In collaboration with the Manchester Gothic Festival, The Dancehouse hosted a double bill screening of 1931’s Frankenstein and 1935’s Bride of Frankenstein, both directed by English filmmaker James Whale, and starring the iconic Boris Karloff. The screening, held in the beautiful Dancehouse theatre, was preceded by a talk by Sir Christopher Frayling about the history of Mary Shelley’s timeless story. He also gave a brief overview of the evolution of the cinematic adaptations, from the 1910 Edison motion picture, to Kenneth Brannagh’s 1994 version.
A re-imagination of Shelley’s creation, Karloff’s monster in Frankenstein has shaped the way we see the character today. Dwight Frye’s hunchbacked lab assistant, Fritz, is the inspiration for minions and sidekicks across hundreds of novels and on-screen productions since, and Colin Clive as Henry Frankenstein arguably lays down the foundations for the generic mad professor trope which is a staple of so many science fiction and horror pieces.
It is this adaptation and modification of Shelley’s characters, along with the superbly handcrafted Gothic visuals, which makes Frankenstein arguably the most significant horror film ever made. The scale of the sets used for Frankenstein’s castle is astounding, with indisputable inspiration from Fritz Lang’s Metropolis (1927) in the young scientist’s laboratory.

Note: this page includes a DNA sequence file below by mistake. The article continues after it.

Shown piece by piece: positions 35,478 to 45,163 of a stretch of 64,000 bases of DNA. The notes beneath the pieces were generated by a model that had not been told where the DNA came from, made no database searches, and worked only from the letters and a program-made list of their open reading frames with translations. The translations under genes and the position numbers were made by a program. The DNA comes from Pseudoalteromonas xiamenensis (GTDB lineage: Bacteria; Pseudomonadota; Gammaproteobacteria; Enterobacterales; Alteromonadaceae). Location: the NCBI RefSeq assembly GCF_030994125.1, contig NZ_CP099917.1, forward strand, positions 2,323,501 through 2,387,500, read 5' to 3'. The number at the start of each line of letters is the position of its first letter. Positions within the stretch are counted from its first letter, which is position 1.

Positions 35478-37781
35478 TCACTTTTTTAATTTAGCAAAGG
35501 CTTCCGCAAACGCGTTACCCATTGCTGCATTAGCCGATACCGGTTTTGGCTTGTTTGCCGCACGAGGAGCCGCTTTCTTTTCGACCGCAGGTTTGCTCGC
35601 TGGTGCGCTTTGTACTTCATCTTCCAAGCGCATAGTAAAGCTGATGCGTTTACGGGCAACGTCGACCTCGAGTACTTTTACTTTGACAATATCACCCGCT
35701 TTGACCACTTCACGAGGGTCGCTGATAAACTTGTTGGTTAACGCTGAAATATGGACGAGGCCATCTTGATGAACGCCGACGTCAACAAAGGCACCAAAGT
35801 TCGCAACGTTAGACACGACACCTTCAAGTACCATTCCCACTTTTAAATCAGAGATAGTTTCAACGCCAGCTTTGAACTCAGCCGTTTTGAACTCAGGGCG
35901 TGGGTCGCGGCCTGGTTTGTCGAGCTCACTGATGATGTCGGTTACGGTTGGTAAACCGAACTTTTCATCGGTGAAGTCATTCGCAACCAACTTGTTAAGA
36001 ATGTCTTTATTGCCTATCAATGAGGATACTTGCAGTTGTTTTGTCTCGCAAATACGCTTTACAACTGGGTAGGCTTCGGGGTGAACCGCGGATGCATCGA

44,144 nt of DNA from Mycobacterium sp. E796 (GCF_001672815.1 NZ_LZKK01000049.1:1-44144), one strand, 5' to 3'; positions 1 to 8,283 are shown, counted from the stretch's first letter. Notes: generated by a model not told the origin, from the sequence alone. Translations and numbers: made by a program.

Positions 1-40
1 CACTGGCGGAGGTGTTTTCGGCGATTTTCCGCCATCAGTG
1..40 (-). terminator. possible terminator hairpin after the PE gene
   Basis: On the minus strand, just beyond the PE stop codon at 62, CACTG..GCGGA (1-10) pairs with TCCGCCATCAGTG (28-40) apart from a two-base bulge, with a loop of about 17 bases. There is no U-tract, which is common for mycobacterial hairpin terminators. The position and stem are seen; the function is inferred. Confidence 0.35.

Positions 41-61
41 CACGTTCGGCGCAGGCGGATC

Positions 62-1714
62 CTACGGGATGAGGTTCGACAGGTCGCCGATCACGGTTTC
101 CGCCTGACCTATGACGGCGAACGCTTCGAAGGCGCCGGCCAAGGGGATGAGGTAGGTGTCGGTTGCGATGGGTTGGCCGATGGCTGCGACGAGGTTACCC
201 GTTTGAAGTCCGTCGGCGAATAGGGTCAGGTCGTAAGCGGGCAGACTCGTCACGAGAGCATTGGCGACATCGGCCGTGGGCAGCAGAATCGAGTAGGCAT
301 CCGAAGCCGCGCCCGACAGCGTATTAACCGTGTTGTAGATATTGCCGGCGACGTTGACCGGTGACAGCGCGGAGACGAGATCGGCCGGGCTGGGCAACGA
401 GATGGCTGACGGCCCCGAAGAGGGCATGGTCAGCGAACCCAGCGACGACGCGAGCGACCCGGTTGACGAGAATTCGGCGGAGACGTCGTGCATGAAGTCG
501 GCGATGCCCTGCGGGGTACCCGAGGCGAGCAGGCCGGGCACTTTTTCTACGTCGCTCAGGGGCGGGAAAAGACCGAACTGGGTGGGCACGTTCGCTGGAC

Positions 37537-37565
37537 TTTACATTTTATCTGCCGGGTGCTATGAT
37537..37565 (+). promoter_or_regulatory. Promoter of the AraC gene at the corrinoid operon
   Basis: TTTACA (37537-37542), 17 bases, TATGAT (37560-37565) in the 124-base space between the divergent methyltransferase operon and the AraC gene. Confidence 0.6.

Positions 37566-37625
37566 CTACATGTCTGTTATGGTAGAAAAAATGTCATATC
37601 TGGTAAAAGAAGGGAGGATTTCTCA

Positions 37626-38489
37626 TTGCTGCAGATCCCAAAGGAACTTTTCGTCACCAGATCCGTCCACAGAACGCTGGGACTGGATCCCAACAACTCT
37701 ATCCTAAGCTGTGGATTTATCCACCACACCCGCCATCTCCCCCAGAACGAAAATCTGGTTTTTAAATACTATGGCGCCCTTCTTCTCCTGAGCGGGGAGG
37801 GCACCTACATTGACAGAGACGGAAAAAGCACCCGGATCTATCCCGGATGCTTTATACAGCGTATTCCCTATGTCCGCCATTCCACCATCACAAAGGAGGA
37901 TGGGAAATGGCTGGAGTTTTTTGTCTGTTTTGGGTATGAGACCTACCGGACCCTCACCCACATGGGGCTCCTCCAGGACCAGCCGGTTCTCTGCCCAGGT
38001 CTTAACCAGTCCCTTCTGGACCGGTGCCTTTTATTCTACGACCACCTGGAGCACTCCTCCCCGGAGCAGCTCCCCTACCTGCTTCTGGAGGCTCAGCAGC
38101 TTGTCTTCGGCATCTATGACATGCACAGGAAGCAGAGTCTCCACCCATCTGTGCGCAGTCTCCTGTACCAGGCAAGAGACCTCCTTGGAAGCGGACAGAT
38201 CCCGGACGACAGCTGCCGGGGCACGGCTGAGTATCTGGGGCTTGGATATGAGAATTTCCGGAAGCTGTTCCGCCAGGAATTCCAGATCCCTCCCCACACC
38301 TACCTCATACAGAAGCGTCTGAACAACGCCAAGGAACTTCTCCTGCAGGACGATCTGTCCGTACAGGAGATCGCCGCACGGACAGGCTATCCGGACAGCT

The Bride of Frankenstein was Whale’s attempt at extending Shelley’s story, taking elements from a subplot in the original novel, and transforming it into an immediate sequel. Karloff returned to reprise his role, and Elsa Lanchester was enlisted to play yet another iconic role, albeit brief: the titular ‘Bride’.
A rare example of a sequel held in higher regard than its predecessor, Bride of Frankenstein (a title which, as pointed out by Frayling, suggests that the films’ distributors had the similar problem as many have, in confusing the scientist Frankenstein for the monster) gives Karloff’s monster much more screen time, and deservedly so. He cuts a tragic, alienated figure, whose only desire is to have a friend. The sinister Dr Pretorius, played in brilliant camp fashion by Ernest Thesiger, grants him this wish, in creating a bride for the monster.
To see these two films resurrected on the big screen at The Dancehouse was a true pleasure, in a surrounding not too dissimilar to that which would have hosted the original releases of both classics. Whale’s films have provided a multitude of iconic scenes and characters, from which images have resonated and have been paid homage to for nearly a century in the world of cinema.
Despite the vast array of remakes and reboots which have been emerged, and which will continue to be churned out (Javier Bardem will attempt to fill Karloff’s monstrous shoes in Universal’s upcoming adaptation), these 30s masterpieces are not only definitive Frankenstein, but definitive horror.
Sir Christopher Frayling’s Frankenstein – The First 200 Years is available now, and Universal Studios’ remake of the Bride of Frankenstein, starring Javier Bardem as the monster, will be released February 2019.